Overall, I loved it. I will see again before the weekend is over. I loved it even more than the first film for the simple reason of having the characters established already. It's a bit tedious to see character development. I really like these sequels because they don't have to take a lot of time to get to "know" the characters and develop their backgrounds. When Iron Man 2 comes out, I'll probably love it more than the first, too.
I'll be out in Burbank most of the weekend for the Dark Shadows Fest, folks. I'll have pictures and stories about that soon.
Tuesday, July 15, 2008
I digress though. I have to say I missed the first two minutes of the movie. I was taking my sweet time at my place until I realized I had ten minutes to drive to the theater, get tickets, and sit down. I made it and that's all that counts. The movie itself was very good. The Hellboy franchise isn't my favorite fantasy by far, but it's refreshing newness and imagination just appeal to me. The creatures were done well and the Troll market did remind me of the cantina from the first Stars Wars. The Prince also reminded me of Lucius Malfoy and that annoyed me a bit. I couldn't get Jason Isaacs out of my head (especially after seeing the photo with LM sitting in his manor...). I was also saddened to see that one of the characters didn't get a happy ending though I wanted him to. I guess it was all part of the story. Anyway, it was worth my 9.50.
Tomorrow the Dark Knight opens at midnight but I think I'm going to have to see it late on Friday. I also just realized that this weekend is the Dark Shadows Festival so my Saturday and Sunday are completely booked.
Now I've crossed over into the realm of No Time.
Saturday, July 12, 2008
I was more excited than some of the kids in the theater once I heard the opening music, however. I had to strangle down a gasp of surprise. I quickly leaned over to my Mum and asked her if she knew who was singing. She looked at me, eyebrows raised, and waited for my random response.
It was just too wonderful that Wall E was in love with "Hello Dolly!" and listened to it whenever he could. I think I was the only one in the theater who knew it was him and actually know of him.
Here's a good article about Wall E and the creator's choices of music (click here for the video samples).
Thursday, July 10, 2008
I had waited an hour for him at the bar a couple Saturdays ago. The bar was dark, the bartender's only light came from candles in small red bowls that enhanced the atmosphere. It was very warm in the building. Other patrons stood far apart from each other, speaking in low, husky voices. Men and women held their glasses like spectors and their cigarettes like lifelines. Smoke wafted in from the patio outside to combine with the smoke on the inside. It was about eleven when I gave up waiting for him. He never really shows up, you know. I finished the amber liquor in my glass and gently lowered it to the surface of the bar. The ice clinked rather noisily in the room. I looked around once more. The couple next to me were drinking scotch and smoking Marlboro's Gold. Several business men sat in booths, making this deal, canceling that deal, and figuring out if "the boss ever found out about the fence." On the opposite side of the bar, men were enthusiatically going over the highlights of a game. Their laughter sounded harsh to my ears. I was just going to wave for the bartender to close my tab when a man sat next to me. I was sitting on the corner of the bar so I saw him take off his jacket and settle himself in out of the corner of my eye. The bartender saw him and rushed more quickly to him than to anyone I had seen him take an order from that night.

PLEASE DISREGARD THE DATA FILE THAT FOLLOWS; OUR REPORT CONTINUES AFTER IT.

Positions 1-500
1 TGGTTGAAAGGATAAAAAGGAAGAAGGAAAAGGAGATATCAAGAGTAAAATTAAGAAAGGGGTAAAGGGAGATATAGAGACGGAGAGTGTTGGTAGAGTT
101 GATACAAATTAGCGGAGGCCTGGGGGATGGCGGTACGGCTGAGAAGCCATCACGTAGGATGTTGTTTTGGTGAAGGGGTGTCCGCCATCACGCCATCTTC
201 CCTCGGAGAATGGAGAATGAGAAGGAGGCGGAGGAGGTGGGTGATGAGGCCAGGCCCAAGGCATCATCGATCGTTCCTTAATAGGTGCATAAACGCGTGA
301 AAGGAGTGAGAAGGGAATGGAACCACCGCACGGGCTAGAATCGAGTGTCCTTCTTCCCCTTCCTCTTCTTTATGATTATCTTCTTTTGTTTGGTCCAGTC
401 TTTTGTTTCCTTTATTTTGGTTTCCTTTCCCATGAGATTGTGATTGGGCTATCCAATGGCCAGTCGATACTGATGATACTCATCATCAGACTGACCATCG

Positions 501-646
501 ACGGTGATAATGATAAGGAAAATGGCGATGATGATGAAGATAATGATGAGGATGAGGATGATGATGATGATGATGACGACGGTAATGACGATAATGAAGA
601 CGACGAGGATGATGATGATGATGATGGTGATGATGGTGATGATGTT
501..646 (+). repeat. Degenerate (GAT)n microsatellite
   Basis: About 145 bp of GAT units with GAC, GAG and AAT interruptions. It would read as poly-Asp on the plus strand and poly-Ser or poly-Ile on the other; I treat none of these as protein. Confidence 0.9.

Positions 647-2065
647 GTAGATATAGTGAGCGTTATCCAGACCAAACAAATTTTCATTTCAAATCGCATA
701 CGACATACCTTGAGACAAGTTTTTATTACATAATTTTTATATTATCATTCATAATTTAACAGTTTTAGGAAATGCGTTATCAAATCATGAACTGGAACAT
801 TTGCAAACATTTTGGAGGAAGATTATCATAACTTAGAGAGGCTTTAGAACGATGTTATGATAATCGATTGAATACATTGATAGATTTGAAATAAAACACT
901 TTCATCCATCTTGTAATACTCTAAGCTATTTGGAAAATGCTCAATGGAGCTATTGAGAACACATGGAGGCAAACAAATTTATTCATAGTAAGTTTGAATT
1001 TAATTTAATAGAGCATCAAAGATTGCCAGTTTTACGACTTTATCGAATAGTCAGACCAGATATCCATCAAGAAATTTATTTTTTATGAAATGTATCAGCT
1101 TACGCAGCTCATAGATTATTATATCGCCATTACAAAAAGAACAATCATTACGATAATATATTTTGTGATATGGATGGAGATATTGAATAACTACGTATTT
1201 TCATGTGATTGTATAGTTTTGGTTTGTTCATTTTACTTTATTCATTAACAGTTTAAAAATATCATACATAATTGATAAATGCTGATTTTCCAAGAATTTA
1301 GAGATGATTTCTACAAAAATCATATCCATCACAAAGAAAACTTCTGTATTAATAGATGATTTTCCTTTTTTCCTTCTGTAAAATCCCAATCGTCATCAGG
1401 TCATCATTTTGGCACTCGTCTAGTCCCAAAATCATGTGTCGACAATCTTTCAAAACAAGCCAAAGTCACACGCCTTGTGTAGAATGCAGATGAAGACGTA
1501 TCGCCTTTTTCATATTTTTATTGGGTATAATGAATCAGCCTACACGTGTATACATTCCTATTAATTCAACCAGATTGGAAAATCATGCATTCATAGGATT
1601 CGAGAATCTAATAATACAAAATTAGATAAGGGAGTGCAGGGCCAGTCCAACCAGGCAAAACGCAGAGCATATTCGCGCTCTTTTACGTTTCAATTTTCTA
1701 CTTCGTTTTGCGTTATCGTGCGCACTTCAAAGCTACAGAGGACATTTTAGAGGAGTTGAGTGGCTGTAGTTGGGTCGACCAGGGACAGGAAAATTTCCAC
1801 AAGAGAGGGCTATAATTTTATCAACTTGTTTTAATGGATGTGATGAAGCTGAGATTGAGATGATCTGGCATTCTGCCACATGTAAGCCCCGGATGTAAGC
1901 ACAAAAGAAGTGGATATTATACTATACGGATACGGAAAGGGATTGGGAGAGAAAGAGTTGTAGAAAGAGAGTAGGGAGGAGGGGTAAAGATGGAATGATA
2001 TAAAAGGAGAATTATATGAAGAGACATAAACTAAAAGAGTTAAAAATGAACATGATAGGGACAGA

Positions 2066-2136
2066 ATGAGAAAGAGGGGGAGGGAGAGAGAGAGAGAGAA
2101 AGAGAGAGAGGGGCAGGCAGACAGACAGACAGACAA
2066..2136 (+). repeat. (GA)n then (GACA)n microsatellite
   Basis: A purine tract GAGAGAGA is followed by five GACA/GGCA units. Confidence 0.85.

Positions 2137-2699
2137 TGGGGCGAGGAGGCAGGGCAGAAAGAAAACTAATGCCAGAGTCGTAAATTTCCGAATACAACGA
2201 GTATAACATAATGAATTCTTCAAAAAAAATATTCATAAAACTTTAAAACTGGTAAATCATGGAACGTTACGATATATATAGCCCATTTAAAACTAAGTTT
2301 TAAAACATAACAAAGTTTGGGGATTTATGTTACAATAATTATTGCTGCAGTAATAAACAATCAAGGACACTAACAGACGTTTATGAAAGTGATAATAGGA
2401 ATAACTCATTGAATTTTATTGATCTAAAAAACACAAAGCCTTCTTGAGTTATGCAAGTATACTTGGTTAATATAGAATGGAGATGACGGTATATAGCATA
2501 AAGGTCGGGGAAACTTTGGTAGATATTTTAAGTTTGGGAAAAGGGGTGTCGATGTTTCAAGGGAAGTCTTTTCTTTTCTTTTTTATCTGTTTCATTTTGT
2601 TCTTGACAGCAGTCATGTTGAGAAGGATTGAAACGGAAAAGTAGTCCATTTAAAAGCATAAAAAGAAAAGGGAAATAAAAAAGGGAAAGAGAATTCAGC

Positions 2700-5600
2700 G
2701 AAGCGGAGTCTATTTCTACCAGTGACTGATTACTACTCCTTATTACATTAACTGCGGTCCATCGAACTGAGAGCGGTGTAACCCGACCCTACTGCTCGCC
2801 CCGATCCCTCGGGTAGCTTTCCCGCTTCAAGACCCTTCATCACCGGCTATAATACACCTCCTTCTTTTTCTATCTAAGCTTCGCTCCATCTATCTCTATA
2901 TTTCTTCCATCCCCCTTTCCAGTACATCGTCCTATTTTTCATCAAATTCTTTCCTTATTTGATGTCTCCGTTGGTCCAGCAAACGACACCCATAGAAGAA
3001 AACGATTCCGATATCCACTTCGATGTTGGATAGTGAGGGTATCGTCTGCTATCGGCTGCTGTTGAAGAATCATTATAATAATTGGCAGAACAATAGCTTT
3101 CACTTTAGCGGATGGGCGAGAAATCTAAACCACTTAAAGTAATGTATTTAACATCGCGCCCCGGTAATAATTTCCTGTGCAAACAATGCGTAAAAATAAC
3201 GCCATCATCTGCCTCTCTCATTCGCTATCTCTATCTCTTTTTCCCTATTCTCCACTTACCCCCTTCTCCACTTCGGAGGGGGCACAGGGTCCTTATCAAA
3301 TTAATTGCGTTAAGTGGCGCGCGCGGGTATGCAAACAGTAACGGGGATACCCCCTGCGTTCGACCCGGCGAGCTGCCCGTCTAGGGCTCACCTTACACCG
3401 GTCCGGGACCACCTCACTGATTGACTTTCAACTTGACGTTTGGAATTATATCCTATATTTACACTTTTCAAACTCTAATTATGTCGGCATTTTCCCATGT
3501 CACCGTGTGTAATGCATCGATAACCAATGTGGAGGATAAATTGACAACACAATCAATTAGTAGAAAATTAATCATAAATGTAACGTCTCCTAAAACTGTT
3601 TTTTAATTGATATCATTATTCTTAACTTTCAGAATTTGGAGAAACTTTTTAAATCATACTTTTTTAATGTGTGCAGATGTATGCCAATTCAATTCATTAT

"I think I'm going to go for a... Miller Lite."
The man was adventerous and a big spender. I had to stop myself from snorting. The bartender turned and gave me a dirty look. He reached for my glass.
"She'll have another," the man said before the bartender laid his greasy fingers on it.
I looked at him fully for the first time. His brownish eyes were crinkled back in an almost mocking way. He had thin lips that smirked in my direction.
"No, thank you."
He fished in his jacket for a moment and brought out a small silver tube, a cigar. The bartender stood motionless as he watched the man.
"Why not? You in a hurry?" he asked me, a silver lighter appeared in his hand. He puffed twice and took the stogy from his mouth.
"I was just leaving."
"She'll have another," he said once again to the bartender.
Without hearing my angry protest, the bartender took my old glass and poured me a new drink. I watched the stranger through narrowed eyes. I didn't know what to make of him.
"I got her bill, too, Tom."
The bartender nodded. I sat on the stool, knowing I should bolt from that shallow sanctuary, walk to my car parked a block down the street with my S and W blade ready in my hand, and speed down the freeway towards normalacy and responsibility. I settled myself more comfortably in my seat and took a sip. The stranger's smile widened and he took another hit.
"Thanks," I muttered.
His smile widened a bit more. He blew smoke rings into the air and then tipped the cigar's ash into a tray.
"He didn't show."
It was a statement. My eyebrow rose of its own accord, but I still stared stoicly at him. He continued.